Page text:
Even as the country’s financial capital Karachi battles intense monsoon flood, experts have warned that Pakistan lacks modern weather forecast radars for timely prediction of flooding. Over the last one week, intense monsoon downpour over Karachi has plagued the city with waterlogging, flash floods and power cuts.
Karachi recorded a whopping 230 mm rainfall in a single day on August 27, making this August the wettest August in 89 years. Overall, at least 39 people have been killed so far in several parts of the country this week.
Monsoon death toll spike to 134
The death toll from rain-related incidents across Pakistan has increased to 134, the country’s National Disaster Management Authority (NDMA) said in a report.
Sharing the data of casualties from June 15 to August 29 on its website, the NDMA said on Saturday that rescue and relief operations were being carried out in the affected areas by concerned departments of the government, army and non-governmental organizations, reports Xinhua news agency.
Khyber Pakhtunkhwa province was the worst hit where 48 people were killed and 42 others injured, the authority said. Meanwhile, Chief Minister of Sindh Syed Murad Ali Shah told a press conference on Friday that 80 people were killed in rains in the province with 47 fatalities in provincial capital Karachi alone.
He said 604-mm rainfall was recorded in Karachi during August, breaking the years-long record of heavy rains in the city during the month. The torrential rains have caused a disastrous situation in Balochistan province where scores were left homeless after their houses were swept away by flash floods triggered off by lashing rains.
The NDMA has provided tents, food items, blankets, mosquito nets, among others, in the affected areas. The authority said scattered thunderstorms and rain with isolated heavy falls are also expected in parts of the country on Sunday. More rainfall is expected later next week.
This year, the meteorological department forecast more than usual rains during the ongoing monsoon season and concerned departments have issued advisories for the general public to take self-precautionary measures.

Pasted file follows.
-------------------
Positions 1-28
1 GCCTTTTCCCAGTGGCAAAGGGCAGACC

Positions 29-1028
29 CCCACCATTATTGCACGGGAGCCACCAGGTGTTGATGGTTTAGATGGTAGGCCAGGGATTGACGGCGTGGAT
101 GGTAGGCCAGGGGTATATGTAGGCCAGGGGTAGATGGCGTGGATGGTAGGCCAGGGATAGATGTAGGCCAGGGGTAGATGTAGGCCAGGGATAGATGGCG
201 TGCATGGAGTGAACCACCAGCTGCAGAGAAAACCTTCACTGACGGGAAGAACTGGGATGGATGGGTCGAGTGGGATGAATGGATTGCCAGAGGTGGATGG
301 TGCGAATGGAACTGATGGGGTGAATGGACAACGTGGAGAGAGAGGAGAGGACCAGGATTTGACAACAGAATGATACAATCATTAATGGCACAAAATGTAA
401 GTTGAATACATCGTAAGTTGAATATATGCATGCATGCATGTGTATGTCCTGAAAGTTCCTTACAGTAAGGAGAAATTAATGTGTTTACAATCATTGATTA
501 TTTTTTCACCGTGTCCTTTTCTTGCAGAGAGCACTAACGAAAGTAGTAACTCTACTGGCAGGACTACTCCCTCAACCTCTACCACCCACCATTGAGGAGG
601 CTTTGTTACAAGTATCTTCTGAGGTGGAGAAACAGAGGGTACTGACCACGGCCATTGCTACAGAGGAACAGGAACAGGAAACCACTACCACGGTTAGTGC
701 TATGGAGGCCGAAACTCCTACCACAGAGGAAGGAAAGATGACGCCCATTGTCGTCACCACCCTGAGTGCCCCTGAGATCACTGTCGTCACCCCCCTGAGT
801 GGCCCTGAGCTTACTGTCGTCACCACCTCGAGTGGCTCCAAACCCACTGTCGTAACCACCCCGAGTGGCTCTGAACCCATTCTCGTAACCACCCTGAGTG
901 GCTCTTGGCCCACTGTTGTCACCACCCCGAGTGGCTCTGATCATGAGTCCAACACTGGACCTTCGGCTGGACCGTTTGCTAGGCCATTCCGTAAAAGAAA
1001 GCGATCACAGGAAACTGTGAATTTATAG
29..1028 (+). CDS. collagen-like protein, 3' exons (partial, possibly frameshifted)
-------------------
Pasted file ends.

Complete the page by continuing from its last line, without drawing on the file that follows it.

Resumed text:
Pakistan lacks modern flood warning system
Despite the annual devastation caused by urban flooding in cities and flash floods in the mountainous areas of Pakistan, the country has neither an effective telemetry system nor authorities said. The monsoon winds are the major source of downpour in the country during the months of July-September.
“The country still does not have an effective aviation system to deal with flood disasters and other catastrophes,” the National Monsoon Contingency Plan 2020 compiled by the Natural Disaster Management Authority (NDMA) revealed on Saturday.
According to the plan, Pakistan has a medium and long term forecast system capable of accurately predicting the weather for a period of only 7 to 15 days while the seasonal weather forecast accuracy rate is also not more than 65-70 per cent, The Express Tribune reported.
The report indicated that the country is relying on old technology for the weather forecast, which makes it difficult to create standard and accurate atmospheric predictions. There is no telemetry system for flash flood warning in the mountainous regions in Khyber Pakhtunkhwa (K-P), South Punjab, Pakistan occupied Kashmir and Balochistan.
Telemetry is the automatic recording and transmission of data from remote or inaccessible sources to an IT system in a different location for monitoring and analysis.
(With inputs from IANS)
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